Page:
It plans to seek public input into what can be staged in the building in future, and has indicated a willingness to work with the Mercury to solicit ideas from readers.
Dr Phillips cites Weston super Food Festival as something which could prosper under the new arrangements, with relevant college departments potentially getting involved to make the event a multi-venue festival staged across the town.

Q: A requirement of the funding bid is that the project be ‘shovel ready’ by April. Yet 
the Winter Gardens isn’t 
being transferred into 
college hands until September, is it?

A: Dr Phillips told the Mercury some works can begin ahead of the official transfer date, while supporting work to current college buildings also helps ensure the LEP’s financial criteria are met.

Q: Why is the council giving away an asset it values at £11million for just £1?

A: The college’s LEP application, worth up to £14.9million, is contingent on match-funding being secured. That match-funding need not be in cash – and so the Winter Gardens transfer goes a long way to meeting that need.
The deal therefore helps attract huge new investment into the town centre, while also breathing new life into an under-used building.
The council views the deal as a demonstration of its ‘unequivocal commitment to support the college’s bid to host the academy and to the longer-term regeneration and growth of the town’.
A busy, modern university centre is expected to stimulate other town centre growth.

Q: How come the council is allowed to surrender the Winter Gardens so cheaply when it has previously insisted, in the case of the Tropicana, that EU laws made such deals impossible?

A: The Mercury put this question to the council this week, but has yet to receive a satisfactory answer. We were initially told ‘the difference between the two projects is that one has a viable business case and funding support, and that the other doesn’t’. However, that seems markedly different to leader Nigel Ashton’s view from 2010: “Although many residents will want us just to hand the (Tropicana) site over, we simply cannot do this with a public asset. We are bound by strict EU legislation to follow their procurement process however longwinded, expensive and bureaucratic.” We await a definitive answer.

Q: What happens to the building if the college decides, at some point in the future, that the Winter Gardens is surplus to its requirements?

A: Both parties say this is ‘extremely unlikely’, but in such an event, the Winter Gardens will transfer back to the council. Negotiations are still taking place on what caveats could be applied, however – after all, the college plans to invest substantial sums in upgrading the building and could be left significantly out of pocket if it surrenders the building.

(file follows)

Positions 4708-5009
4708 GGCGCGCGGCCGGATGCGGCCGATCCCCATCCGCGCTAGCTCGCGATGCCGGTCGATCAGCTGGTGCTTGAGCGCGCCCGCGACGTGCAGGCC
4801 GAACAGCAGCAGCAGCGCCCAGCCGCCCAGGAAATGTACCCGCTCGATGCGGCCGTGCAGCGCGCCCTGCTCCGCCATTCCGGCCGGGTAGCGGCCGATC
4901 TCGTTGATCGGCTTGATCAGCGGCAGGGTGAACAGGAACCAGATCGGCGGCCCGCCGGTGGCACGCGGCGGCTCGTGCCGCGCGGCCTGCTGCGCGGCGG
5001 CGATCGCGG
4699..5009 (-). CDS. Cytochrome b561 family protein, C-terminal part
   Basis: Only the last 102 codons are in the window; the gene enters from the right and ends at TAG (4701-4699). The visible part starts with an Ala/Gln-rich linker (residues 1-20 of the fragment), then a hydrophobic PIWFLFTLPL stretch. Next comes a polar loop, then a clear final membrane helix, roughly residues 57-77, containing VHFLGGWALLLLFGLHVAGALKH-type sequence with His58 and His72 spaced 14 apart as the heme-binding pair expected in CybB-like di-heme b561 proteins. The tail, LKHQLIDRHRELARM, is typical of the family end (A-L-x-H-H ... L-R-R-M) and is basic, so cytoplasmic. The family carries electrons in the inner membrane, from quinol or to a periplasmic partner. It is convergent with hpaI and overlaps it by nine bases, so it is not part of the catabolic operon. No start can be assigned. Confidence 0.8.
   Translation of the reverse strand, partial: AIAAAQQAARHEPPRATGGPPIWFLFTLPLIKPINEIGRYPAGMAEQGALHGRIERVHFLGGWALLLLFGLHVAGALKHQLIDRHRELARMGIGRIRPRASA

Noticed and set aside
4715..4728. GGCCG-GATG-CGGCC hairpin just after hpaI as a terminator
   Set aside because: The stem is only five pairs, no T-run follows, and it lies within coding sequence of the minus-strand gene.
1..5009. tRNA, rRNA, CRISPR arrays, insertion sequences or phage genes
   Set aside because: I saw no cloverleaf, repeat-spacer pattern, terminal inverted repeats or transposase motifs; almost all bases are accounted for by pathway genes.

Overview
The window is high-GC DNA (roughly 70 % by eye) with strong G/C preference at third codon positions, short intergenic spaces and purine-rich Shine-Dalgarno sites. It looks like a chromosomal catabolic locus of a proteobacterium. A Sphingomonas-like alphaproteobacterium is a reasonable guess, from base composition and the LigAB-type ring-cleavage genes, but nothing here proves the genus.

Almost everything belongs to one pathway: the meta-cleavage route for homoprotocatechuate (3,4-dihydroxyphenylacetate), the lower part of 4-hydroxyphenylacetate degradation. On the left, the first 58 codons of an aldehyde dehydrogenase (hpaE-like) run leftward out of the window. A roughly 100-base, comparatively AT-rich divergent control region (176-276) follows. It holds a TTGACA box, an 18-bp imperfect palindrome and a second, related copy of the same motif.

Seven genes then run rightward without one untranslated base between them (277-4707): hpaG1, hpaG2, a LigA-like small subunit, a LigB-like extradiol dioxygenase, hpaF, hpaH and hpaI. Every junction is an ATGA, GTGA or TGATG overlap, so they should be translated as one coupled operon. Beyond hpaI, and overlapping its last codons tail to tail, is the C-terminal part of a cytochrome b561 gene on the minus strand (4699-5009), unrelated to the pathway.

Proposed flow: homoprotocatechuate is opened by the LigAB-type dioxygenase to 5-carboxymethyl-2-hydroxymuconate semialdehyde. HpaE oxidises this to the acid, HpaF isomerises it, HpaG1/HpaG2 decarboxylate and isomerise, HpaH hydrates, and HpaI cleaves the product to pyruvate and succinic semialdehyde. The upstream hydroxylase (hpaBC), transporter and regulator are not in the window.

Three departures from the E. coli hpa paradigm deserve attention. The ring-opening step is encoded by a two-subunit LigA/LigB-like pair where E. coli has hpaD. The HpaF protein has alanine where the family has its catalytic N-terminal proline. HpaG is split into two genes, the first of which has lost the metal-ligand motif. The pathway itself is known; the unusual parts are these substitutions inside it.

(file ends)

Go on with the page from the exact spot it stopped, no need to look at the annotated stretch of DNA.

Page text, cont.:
Q: Hundreds of new students need hundreds of new places to live. What progress has been made on this front?

A: Dr Phillips says the college is unlikely to become directly involved in this side of things, as the goal is not for the college to become either a property developer or a landlord. However, the council has already begun working to identify suitable sites in a new town centre planning document currently being compiled. The Mercury understands sites like the former magistrates court building, the soon-to-be-vacant police station and even the empty TJ Hughes store have all come under tentative early consideration (either from the council or property developers) as potential halls of residence.

Q: How long will all this take?

A: Not as long as you might think. Dr Phillips points to the college’s track record of having previous developments completed within 12-15 months, and says he is confident students will ‘certainly’ be on-site at the Winter Gardens by September 2016.

Q: Any last words on the 

A: The council says: “This project is a fantastic opportunity to kick-start a new future for the town centre, offering improvements to the Winter Gardens and securing community use into the future, as well as boosting its potential to host a mix of uses centred around learning and skills while contributing towards the wider social, retail and employment activities in the town centre.”

We will watch this space…

If you value what this story gives you, please consider supporting the Weston Mercury. Click the link in the orange box below for details.

Become a supporter

This newspaper has been a central part of community life for many years, through good times and bad, serving as your advocate and trusted source of local information. Our industry is facing testing times, which is why I’m asking for your support. Every single contribution will help us continue to produce award-winning local journalism that makes a measurable difference to our community.

Thank you.

Most Read

Most Read

Latest from the Weston Mercury